Just caught this. Ben Rhodes, Obama’s foreign policy guru and deputy national security advisor, in a press gaggle with reporters last week on Air Force One:
“And the fact of the matter is, there’s no more difficult issue in the world. There’s a reason why it has not been solved for decades. But its importance is indisputable to U.S. interest, to Israel’s interest and security, to the Palestinian interest in achieving an independent state.”
Q How optimistic are you that Secretary Kerry is making progress in the Middle East versus sort of acting on his own hopes that there will be progress without evidence that there really is?
MR. RHODES: Well, first of all, Secretary Kerry has been very active in the Middle East at the direction of the President. When the President went to Israel and met with Israeli and Palestinian leaders, gave a speech in Jerusalem that touched upon the importance of making peace, he then signaled that Secretary Kerry would take the lead on this issue for the administration going forward.
And the fact of the matter is, there’s no more difficult issue in the world. There’s a reason why it has not been solved for decades. But its importance is indisputable to U.S. interest, to Israel’s interest and security, to the Palestinian interest in achieving an independent state.
And what Secretary Kerry has been able to do over the course of the last several weeks is methodically work with both parties to try to bring them closer together so that if they get into a negotiation, it can deal with the core, fundamental issues. And so the point here is what can be done so that if the parties do come back into talks, there’s a chance that those can succeed and that we know that they’re focused on the final status issues that need to be addressed for there to be a resolution. And so we want to make sure that work is done before you would have that type of formal negotiation, and that’s what he’s been doing. And as he indicated yesterday, he believes that the parties have come much closer together, that they have reached, through their discussions with him, a better understanding of what would have to inform talks between Israelis and Palestinians, but he’s going to keep at it. He’ll be returning to the region in the near future.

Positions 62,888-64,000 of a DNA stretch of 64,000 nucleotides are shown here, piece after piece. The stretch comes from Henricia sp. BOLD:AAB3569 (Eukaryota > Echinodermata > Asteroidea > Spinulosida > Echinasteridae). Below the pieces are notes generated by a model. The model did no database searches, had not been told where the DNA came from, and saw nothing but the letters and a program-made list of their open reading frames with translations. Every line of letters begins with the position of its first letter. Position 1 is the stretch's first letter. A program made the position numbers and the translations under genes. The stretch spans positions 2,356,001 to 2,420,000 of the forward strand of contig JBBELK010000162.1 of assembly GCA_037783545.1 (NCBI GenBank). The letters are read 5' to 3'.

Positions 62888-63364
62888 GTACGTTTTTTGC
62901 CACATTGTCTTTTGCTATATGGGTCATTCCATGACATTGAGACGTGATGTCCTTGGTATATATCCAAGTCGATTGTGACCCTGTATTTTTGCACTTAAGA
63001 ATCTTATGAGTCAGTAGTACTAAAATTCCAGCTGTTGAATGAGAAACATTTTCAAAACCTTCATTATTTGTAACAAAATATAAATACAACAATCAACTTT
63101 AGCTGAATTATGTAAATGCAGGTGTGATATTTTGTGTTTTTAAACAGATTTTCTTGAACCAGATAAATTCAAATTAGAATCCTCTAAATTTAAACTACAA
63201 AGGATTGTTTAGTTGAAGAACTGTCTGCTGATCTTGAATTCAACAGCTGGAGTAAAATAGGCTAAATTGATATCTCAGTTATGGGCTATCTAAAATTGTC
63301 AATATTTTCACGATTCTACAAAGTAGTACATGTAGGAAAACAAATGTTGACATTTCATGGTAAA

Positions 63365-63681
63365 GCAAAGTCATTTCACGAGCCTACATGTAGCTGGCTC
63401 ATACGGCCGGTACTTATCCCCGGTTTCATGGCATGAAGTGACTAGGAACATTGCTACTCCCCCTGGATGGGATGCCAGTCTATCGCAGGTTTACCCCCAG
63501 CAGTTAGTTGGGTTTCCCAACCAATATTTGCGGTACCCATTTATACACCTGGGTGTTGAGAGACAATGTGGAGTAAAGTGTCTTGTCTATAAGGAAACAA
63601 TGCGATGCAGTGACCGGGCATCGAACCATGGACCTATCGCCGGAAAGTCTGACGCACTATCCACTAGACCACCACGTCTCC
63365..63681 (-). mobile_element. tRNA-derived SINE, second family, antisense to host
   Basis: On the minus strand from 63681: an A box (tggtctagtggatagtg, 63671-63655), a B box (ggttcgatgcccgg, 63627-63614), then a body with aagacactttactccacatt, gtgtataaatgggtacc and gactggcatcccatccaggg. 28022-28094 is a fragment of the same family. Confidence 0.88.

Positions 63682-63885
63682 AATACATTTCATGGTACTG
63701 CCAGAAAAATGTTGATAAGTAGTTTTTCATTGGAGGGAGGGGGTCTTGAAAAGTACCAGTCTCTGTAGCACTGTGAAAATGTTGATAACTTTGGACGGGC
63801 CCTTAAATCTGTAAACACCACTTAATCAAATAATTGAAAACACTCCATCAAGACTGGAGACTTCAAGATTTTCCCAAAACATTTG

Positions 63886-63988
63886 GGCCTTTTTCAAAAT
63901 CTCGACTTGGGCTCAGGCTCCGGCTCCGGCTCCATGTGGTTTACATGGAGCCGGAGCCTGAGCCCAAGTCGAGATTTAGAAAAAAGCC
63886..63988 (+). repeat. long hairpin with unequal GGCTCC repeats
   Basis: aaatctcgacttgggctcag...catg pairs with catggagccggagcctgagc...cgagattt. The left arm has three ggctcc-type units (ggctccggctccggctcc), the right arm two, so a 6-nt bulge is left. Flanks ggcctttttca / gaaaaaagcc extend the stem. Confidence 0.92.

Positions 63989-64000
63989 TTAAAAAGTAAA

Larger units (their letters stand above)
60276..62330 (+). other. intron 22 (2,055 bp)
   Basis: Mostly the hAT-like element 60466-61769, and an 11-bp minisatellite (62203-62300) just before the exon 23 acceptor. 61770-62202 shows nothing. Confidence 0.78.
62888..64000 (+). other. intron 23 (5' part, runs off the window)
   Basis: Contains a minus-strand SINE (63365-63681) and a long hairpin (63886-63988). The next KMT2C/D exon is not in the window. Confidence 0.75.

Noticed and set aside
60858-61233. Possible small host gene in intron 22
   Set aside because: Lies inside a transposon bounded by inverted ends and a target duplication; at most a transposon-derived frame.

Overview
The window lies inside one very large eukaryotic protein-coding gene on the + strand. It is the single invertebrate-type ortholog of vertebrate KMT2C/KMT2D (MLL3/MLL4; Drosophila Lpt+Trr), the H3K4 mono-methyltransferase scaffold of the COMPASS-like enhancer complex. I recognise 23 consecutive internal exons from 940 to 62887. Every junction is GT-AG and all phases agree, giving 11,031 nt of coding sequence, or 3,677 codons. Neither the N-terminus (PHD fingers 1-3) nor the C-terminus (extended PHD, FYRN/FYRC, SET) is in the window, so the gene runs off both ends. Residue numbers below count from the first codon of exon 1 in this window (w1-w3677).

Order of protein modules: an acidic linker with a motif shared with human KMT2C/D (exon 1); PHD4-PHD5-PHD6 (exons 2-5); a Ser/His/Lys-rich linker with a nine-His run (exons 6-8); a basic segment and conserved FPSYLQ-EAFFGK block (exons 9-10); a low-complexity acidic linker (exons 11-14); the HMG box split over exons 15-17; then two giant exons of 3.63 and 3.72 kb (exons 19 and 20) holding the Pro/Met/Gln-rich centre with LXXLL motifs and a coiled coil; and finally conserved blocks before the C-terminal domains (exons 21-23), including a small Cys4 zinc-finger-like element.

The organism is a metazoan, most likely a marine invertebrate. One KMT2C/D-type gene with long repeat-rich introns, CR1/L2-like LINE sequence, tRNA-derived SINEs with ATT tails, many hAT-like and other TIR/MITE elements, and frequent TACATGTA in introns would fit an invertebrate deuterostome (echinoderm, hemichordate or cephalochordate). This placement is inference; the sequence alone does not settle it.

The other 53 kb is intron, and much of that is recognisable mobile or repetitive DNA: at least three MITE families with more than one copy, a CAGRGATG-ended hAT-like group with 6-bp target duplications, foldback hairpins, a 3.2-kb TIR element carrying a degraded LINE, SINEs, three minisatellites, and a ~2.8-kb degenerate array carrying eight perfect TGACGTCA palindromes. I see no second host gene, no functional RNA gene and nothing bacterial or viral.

Q Are Abbas and Netanyahu going to meet?
MR. RHODES: I will leave that to them to announce. I think right now the focus, though, is to figure out a way not just for them to meet, but to make sure that any negotiation addresses final status issues so that it has the potential to actually solve this very protracted issue.